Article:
Radiogenomic Mapping of Edema/Cellular Invasion MRI-Phenotypes in Glioblastoma Multiforme.

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Serval ID
serval:BIB_6EA2367FEDA6
Type
Article: article from journal or magazin.
Collection
Publications
Title
Radiogenomic Mapping of Edema/Cellular Invasion MRI-Phenotypes in Glioblastoma Multiforme.
Journal
Plos One
Author(s)
Zinn P.O., Majadan B., Sathyan P., Singh S.K., Majumder S., Jolesz F.A., Colen R.R.
ISSN
1932-6203 (Electronic)
ISSN-L
1932-6203
Publication state
Published
Issued date
2011
Peer-reviewed
Oui
Volume
6
Number
10
Pages
e25451
Language
english
Abstract
Background: Despite recent discoveries of new molecular targets and pathways, the search for an effective therapy for Glioblastoma Multiforme (GBM) continues. A newly emerged field, radiogenomics, links gene expression profiles with MRI phenotypes. MRI-FLAIR is a noninvasive diagnostic modality and was previously found to correlate with cellular invasion in GBM. Thus, our radiogenomic screen has the potential to reveal novel molecular determinants of invasion. Here, we present the first comprehensive radiogenomic analysis using quantitative MRI volumetrics and large-scale gene- and microRNA expression profiling in GBM.Methods: Based on The Cancer Genome Atlas (TCGA), discovery and validation sets with gene, microRNA, and quantitative MR-imaging data were created. Top concordant genes and microRNAs correlated with high FLAIR volumes from both sets were further characterized by Kaplan Meier survival statistics, microRNA-gene correlation analyses, and GBM molecular subtype-specific distribution.Results: The top upregulated gene in both the discovery (4 fold) and validation (11 fold) sets was PERIOSTIN (POSTN). The top downregulated microRNA in both sets was miR-219, which is predicted to bind to POSTN. Kaplan Meier analysis demonstrated that above median expression of POSTN resulted in significantly decreased survival and shorter time to disease progression (P<0.001). High POSTN and low miR-219 expression were significantly associated with the mesenchymal GBM subtype (P<0.0001).Conclusion: Here, we propose a novel diagnostic method to screen for molecular cancer subtypes and genomic correlates of cellular invasion. Our findings also have potential therapeutic significance since successful molecular inhibition of invasion will improve therapy and patient survival in GBM.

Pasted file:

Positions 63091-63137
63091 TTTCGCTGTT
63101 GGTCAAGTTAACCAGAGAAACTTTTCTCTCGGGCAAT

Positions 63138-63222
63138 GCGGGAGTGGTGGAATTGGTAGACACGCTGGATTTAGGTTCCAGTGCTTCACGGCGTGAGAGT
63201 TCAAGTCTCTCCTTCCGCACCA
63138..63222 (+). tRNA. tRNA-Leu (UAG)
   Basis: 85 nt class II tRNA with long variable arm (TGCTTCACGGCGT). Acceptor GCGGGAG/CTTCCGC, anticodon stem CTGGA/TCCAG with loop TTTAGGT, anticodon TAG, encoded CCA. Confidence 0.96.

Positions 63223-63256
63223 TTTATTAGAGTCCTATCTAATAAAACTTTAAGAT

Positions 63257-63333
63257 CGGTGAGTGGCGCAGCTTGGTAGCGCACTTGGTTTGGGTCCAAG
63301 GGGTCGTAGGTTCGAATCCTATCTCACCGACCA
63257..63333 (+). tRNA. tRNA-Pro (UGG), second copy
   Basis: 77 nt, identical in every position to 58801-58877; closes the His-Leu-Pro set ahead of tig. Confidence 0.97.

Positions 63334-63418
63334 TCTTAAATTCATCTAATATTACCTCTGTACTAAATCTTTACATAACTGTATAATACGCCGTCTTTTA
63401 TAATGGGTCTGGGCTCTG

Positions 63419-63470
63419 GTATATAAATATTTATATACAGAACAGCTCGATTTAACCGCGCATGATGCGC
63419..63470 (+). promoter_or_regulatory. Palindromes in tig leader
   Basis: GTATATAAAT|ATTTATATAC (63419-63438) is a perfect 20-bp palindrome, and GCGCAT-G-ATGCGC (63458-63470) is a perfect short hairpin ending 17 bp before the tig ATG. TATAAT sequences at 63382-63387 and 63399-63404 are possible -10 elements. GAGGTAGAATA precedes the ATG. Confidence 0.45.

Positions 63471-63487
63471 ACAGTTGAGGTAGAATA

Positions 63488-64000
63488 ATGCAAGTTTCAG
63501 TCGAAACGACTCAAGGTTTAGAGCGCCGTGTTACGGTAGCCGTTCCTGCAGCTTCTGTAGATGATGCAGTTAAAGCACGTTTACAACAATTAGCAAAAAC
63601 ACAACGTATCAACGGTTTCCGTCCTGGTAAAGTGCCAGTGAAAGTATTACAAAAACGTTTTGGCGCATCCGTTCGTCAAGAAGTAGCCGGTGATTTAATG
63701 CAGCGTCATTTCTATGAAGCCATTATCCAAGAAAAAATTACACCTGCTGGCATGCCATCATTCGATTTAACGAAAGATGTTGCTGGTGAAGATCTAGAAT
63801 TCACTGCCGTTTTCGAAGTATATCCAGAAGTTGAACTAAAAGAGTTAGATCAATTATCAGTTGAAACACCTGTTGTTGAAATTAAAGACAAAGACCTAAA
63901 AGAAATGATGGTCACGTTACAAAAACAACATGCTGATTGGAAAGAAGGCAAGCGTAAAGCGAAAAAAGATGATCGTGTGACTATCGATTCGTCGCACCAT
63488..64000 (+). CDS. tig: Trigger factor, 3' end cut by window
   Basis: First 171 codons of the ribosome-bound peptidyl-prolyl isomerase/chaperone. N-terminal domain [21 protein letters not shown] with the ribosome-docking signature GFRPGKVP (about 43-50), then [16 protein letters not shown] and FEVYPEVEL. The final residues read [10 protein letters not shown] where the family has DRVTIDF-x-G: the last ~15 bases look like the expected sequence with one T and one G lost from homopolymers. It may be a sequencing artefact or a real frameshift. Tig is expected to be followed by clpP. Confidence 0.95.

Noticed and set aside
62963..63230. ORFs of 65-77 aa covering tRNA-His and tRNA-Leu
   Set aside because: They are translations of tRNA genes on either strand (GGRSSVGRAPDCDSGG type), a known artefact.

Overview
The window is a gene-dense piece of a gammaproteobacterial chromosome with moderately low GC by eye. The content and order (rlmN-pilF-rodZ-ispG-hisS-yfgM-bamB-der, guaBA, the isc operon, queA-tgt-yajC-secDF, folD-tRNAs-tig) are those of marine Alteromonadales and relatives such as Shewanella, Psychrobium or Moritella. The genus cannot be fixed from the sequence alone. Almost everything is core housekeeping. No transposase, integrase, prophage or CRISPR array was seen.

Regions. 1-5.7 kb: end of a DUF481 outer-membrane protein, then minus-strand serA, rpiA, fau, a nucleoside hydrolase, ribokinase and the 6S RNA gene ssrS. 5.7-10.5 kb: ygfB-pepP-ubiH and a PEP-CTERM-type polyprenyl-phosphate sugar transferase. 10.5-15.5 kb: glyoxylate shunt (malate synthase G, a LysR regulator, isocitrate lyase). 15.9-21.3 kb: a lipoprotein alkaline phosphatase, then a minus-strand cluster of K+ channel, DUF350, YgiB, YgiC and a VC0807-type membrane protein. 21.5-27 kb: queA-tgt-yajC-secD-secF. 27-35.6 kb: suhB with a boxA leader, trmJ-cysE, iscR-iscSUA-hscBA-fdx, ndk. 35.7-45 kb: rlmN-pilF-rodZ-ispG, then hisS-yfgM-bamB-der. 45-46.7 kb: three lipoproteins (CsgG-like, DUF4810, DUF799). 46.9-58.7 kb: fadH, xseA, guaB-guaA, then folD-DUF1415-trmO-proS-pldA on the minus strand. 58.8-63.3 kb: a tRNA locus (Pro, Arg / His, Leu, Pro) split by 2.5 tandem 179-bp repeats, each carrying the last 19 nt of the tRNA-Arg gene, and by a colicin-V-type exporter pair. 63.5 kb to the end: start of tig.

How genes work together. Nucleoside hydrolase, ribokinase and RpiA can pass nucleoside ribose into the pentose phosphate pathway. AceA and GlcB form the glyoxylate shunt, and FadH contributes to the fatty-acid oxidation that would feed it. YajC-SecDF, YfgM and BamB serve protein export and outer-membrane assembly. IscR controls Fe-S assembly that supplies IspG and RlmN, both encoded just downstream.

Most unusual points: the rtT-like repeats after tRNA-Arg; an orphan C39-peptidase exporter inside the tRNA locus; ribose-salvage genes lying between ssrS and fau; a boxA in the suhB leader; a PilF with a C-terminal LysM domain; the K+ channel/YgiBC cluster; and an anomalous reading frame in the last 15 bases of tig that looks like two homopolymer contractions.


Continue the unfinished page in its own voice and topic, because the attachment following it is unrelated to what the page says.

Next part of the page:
Pubmed
Web of science
Open Access
Yes
Create date
17/11/2011 9:30
Last modification date
20/08/2019 14:27
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